Massachusetts Democrats win when we organize precinct by precinct, having conversations with voters about what is at stake in this election. Every weekend, volunteers all around Massachusetts knock on the doors of voters to discuss the issues with their neighbors. Knocking on doors has been proven as a successful winning strategy. Last weekend Natick native Wade Blackman went out canvassing for Elizabeth Warren. Below is his story.
As a parent of a young daughter, my summer weekends tend to disappear quickly. They are booked with plans or trips, or more often a list of chores that had not been finished during the week. However given the important choices in this election, we as a family have committed as much time as possible to reach out to voters in Natick and talk about how Massachusetts needs a Senator like Elizabeth Warren who will vote for the interests of the people of Main Street Massachusetts, not with right-wing Republicans and Wall Street.
I left my house after breakfast to meet up with other volunteers at the home of Sue S. who is a dedicated veteran of Natick political efforts. Sue greeted us with an appreciative smile, delicious goodies, juice and a brief history of Natick politics. The local organizers Kate and Walt trained up the volunteers and gave us the requisite tools for success; literature, pens, stickers, turf, packets and words of encouragement.
Questions having been answered, the volunteers paired off. However, although the turnout was large, the number was odd and I elected to reach out to Natick voters by myself. I took a water bottle for hydration after checking my smart phone and seeing that the temperature was fast approaching ninety degrees.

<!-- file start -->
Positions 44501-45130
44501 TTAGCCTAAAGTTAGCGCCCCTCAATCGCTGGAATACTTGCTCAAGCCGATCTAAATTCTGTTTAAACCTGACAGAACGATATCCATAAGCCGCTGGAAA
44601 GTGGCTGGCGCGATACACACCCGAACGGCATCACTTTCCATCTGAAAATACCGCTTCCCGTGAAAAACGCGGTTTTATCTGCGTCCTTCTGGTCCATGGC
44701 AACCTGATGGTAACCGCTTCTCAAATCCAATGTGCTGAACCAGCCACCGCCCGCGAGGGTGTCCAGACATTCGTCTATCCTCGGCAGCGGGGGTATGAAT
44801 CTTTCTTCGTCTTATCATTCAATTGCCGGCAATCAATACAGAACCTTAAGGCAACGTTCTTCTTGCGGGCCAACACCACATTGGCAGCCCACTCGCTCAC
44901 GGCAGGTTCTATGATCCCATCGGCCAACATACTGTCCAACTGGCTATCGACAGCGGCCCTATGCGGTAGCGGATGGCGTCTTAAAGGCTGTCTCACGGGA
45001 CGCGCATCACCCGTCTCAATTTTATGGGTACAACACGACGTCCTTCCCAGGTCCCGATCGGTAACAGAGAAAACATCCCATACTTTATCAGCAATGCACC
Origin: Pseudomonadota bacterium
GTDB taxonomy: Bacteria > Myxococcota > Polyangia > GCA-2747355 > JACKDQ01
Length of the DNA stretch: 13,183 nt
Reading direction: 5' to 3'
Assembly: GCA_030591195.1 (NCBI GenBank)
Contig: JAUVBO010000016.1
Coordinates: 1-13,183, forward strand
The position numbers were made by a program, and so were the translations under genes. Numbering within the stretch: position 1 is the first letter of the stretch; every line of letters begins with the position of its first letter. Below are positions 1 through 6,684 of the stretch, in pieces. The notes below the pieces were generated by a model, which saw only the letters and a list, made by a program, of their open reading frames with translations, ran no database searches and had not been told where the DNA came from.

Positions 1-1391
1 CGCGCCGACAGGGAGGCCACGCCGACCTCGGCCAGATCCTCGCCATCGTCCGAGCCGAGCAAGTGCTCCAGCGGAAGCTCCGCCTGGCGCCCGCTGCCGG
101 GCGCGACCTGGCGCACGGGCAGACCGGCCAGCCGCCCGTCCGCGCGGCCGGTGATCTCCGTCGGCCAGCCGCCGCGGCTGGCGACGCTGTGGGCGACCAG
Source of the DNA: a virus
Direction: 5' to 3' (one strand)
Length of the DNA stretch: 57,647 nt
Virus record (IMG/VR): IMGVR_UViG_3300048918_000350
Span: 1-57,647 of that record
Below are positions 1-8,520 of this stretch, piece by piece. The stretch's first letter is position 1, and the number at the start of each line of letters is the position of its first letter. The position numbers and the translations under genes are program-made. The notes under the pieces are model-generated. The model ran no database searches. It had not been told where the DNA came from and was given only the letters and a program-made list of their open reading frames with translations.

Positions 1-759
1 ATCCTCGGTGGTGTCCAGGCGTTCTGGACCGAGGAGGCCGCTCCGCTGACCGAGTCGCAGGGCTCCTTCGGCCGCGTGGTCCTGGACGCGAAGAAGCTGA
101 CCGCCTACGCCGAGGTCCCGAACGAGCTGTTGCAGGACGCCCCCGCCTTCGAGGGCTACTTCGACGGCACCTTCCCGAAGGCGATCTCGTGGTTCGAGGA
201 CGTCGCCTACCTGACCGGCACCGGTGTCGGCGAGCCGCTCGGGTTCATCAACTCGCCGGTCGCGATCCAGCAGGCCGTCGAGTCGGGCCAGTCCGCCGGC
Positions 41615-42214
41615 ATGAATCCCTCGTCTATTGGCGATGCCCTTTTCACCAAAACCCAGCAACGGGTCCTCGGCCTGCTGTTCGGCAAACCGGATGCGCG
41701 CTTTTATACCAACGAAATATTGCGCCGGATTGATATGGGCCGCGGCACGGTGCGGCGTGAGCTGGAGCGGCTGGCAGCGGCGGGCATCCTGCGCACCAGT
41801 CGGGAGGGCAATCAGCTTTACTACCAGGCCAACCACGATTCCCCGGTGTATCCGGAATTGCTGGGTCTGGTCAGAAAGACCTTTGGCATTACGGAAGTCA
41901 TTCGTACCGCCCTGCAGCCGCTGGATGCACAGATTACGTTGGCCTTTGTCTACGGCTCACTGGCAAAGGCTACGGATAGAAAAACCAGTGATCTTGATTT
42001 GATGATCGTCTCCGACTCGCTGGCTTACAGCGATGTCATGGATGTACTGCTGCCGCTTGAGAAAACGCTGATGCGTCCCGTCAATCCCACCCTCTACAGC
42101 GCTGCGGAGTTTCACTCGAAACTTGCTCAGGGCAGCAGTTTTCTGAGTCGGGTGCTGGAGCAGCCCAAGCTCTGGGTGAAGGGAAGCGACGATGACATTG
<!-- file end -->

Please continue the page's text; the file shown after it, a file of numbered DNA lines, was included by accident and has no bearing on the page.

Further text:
My turf was completely walkable (no driving necessary) and I knocked on fifty-plus doors. There were several people who were not home but almost everyone I encountered was extremely interested, courteous and appreciative of the fact that volunteers were out on such a hot and humid day talking to voters. Multiple people offered me water. One couple, who were leaving as I approached their home, paused their plans and discussed their concerns in the election with me. After an extensive discussion they said that they had been undecided but were now leaning towards supporting Elizabeth and hoped to hear more from the campaign in the future. Another woman noticed my sticker, thanked me, asked what she can do to help, signed up to be a volunteer and wanted to learn about canvassing.
The majority of the people I met fit into two distinct categories: 1) self-identified supporters or 2) excited supporters who wanted to discuss the important choices in this election. Those whom I called self-identified supporters, quickly expressed their support to Elizabeth, thanked me for doing what I was doing and felt my time was better spent elsewhere looking for more supporters. The excited supporters were incredibly pleased to engage a local volunteer in a conversation about the importance of this election. One of these excited supporters, signed up to volunteer, gave me some lemonade and talked about the importance of canvassing and how one out every fourteen people you meet will end up voting because of meeting with a volunteer.
All in all it was a great way to spend a Saturday morning in the summer. I look forward to similar success this weekend.